Healthcare Deductions, Tax Credits, and Subsidies for Small Businesses

Written by: Christina Merhar
Originally published on June 3, 2014. Last updated August 2, 2016.

With all the talk about healthcare deductions, tax credits, and subsidies, what do small business owners need to know? This article provides a high-level overview of healthcare tax breaks for small businesses.tax_deductions_healthcare


Generally speaking, deductions are subtractions that reduce the amount of income that’s taxed. There are three main types of healthcare deductions:

  • Business Deduction. Contributions to a group health plan, such as group health insurance premiums or medical reimbursement plan contributions, are tax-deductible to the business. 

  • Personal "Above-the-Line" Deduction. Many self-employed individuals can deduct health insurance premiums via the line 29 deduction on the 1040 return. If you qualify, the deduction for self-employed health insurance premiums is a valuable tax break. See: Health Insurance Tax Deductions for the Self-Employed.

  • Personal Itemized Deduction. Tax filers are able to deduct the amount of unreimbursed medical expenses in excess of 10% of Adjusted Gross Income (AGI). See: 5 Tips for Medical Expense Tax Deductions in 2013.

Tax Credits

Generally speaking, a tax credit is a subtraction from taxes you otherwise owe. There are two healthcare tax credits small business owners should know about: the individual tax credit and the small business tax credit.

Individual Tax Credit

The individual premium tax credit can be claimed by eligible individuals who buy coverage through their state Exchange (ex: This includes self-employed individuals who are treated as individuals, not as small businesses. You are eligible for the individual premium tax credit if:

  • Your household earns between 138% and 400% of the federal poverty level (FPL). As a reference, 400% of FPL is $46,680 for an individual in 2014, and $95,400 for a family of four. See these 2014 FPL Charts.

  • You are not eligible for an employer or government health plan.

The individual premium  caps the cost of health insurance on a sliding scale, between 2 - 9.5% of household income, depending on income.

The individual premium tax credit is advanced payable, which means the discount is applied at the time of purchase. You don’t have to wait to file your tax return in order to benefit from the credit.

Find more details about the individual tax credit.

Small Business Tax Credit

In 2014, the small business tax credit is worth up to 50% of your contribution toward employees' premium costs (up to 35% for tax-exempt employers). The tax credit is highest for small businesses with fewer than 10 employees who are paid an average of $25,000 or less. The smaller the business, the bigger the credit.

To be eligible for the small business healthcare tax credit you must:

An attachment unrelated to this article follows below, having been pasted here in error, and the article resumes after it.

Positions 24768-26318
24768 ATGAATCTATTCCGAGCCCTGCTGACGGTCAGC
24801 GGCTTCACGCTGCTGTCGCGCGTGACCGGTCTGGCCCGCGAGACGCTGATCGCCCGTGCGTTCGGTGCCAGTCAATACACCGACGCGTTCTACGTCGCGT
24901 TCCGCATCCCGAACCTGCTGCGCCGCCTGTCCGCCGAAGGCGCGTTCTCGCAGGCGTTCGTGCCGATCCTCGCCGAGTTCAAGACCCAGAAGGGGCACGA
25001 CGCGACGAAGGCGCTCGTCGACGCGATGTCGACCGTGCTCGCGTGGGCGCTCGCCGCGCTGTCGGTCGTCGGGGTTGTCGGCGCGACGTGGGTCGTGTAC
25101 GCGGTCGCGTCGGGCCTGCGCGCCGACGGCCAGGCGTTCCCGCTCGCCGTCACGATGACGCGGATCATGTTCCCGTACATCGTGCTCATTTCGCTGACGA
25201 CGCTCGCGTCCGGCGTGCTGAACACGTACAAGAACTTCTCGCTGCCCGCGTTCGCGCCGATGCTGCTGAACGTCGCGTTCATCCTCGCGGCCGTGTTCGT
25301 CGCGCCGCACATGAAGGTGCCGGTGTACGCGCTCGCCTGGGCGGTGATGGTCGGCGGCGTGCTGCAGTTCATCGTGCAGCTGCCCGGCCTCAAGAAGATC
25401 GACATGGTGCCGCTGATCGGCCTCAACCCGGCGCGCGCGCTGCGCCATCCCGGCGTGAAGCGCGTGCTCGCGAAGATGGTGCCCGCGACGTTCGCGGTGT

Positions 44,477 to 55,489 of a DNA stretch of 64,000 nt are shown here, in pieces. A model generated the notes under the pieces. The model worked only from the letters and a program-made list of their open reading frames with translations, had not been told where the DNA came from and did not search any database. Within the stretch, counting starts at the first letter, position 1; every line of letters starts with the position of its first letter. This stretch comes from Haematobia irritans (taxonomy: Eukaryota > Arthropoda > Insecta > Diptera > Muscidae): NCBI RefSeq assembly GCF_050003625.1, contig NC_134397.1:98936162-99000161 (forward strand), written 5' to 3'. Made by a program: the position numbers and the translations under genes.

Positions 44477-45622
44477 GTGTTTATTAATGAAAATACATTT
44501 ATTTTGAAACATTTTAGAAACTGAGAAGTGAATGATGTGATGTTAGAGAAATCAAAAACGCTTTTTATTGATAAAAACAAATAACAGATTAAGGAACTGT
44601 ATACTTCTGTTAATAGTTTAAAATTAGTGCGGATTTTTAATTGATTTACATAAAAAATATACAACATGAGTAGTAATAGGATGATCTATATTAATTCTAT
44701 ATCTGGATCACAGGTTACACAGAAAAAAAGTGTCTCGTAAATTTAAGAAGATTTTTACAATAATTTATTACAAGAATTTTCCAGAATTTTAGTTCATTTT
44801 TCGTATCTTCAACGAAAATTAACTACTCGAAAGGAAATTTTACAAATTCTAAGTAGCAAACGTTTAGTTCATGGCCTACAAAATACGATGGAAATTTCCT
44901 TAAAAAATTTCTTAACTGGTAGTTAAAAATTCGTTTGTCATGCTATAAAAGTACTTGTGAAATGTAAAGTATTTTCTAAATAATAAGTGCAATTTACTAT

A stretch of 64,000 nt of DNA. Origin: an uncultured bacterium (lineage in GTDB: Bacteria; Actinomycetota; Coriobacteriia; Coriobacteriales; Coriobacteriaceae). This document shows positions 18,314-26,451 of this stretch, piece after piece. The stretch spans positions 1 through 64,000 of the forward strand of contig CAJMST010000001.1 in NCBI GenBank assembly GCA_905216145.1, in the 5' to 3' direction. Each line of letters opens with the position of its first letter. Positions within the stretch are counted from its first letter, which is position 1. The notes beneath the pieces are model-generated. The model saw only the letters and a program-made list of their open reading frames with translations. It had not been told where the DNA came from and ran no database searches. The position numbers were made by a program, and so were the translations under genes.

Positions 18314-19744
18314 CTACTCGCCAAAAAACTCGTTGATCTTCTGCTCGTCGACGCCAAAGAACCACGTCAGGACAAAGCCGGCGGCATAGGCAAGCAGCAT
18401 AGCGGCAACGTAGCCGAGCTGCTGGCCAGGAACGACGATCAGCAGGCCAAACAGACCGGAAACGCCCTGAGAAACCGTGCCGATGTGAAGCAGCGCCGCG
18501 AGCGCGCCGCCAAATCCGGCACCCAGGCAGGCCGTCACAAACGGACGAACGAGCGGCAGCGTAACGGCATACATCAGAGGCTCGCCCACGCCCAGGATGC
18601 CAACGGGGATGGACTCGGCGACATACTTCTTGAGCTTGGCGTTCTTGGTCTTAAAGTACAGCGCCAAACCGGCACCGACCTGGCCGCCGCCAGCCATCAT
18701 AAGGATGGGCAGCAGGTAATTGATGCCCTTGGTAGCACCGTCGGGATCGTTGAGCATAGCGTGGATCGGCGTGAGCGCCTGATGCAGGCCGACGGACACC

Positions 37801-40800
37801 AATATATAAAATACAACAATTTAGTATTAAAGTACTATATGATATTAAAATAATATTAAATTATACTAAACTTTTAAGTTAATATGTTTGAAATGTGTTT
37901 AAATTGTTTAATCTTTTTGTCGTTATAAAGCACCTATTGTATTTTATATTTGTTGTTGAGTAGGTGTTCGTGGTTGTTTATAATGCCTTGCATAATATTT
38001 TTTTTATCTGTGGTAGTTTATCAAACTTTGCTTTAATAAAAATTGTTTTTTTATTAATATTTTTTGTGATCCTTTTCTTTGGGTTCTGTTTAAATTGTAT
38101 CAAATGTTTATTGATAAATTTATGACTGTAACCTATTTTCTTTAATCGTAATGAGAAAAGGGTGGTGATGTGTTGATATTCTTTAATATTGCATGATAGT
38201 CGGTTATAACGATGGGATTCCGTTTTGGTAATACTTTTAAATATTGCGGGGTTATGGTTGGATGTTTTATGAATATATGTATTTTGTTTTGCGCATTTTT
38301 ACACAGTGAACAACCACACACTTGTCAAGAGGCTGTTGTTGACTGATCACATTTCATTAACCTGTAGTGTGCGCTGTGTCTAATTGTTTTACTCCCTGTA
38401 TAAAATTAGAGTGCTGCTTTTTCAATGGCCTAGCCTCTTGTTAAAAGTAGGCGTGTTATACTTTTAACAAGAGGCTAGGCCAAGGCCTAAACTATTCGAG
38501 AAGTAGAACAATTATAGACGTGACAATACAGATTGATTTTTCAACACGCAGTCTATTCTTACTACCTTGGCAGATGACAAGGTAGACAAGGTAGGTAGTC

• Be an employer with fewer than 25 full-time equivalent (FTE) employees, and 

  • Pay an average wage of less than $50,000 a year per employee, and

  • Pay at least half (50%) of employee health insurance premiums (for full-time employees only), and

  • Purchase a group health insurance plan through your state's SHOP Marketplace.

Find more details about the small business healthcare tax credit.

Government Subsidies

Generally speaking, a government subsidy is a benefit you receive from the government. Usually, a government subsidy is tax free (not included in taxable income).

In regards to healthcare, the government is offering cost-sharing subsidies to individuals (in addition to the individual premium tax credits). The government subsidies help those who qualify pay for their deductibles, co-payments, co-insurance, and out-of-pocket medical expenses. The cost-sharing subsidies are available for individuals whose household income is between 100% and 250% of the FPL.

Medical Reimbursement Plans as Vehicles for Medical Expense Tax Deductions

Many small businesses set up a tax-advantaged medical reimbursement plan as a vehicle for medical expense tax deductions. There are different types of medical reimbursement plans, including:

  • Health Reimbursement Arrangement (HRA) - An HRA is an employer-funded plan that reimburses employees tax-free for HRA-qualified medical expenses. HRA reimbursement dollars received by an employee are not included as income and therefore do not affect their AGI. 

  • Healthcare Reimbursement Plan (HRP) - An HRP is an employer-funded, limited-purpose Section 105 Plan designed for premium reimbursement. An HRP can be used to reimburse qualified individual and family health insurance premiums. HRP reimbursement dollars received by an employee are not included as income and therefore do not affect their AGI. 

  • Health Savings Account (HSA) - An HSA is a financial account established by an individual to pay for qualified medical expenses tax-free. HSAs must be linked with a qualified high-deductible health insurance plan and anyone can contribute to it.

  • Flexible Spending Account (FSA) - An FSA is a tax-advantaged account that allows an employee to pay for future qualified medical expenses through payroll deduction.

If you're a small business owner, what questions do you have about healthcare deductions, tax credits, and subsidies? Leave a comment and we'll help answer.

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Originally published on June 3, 2014. Last updated August 2, 2016.


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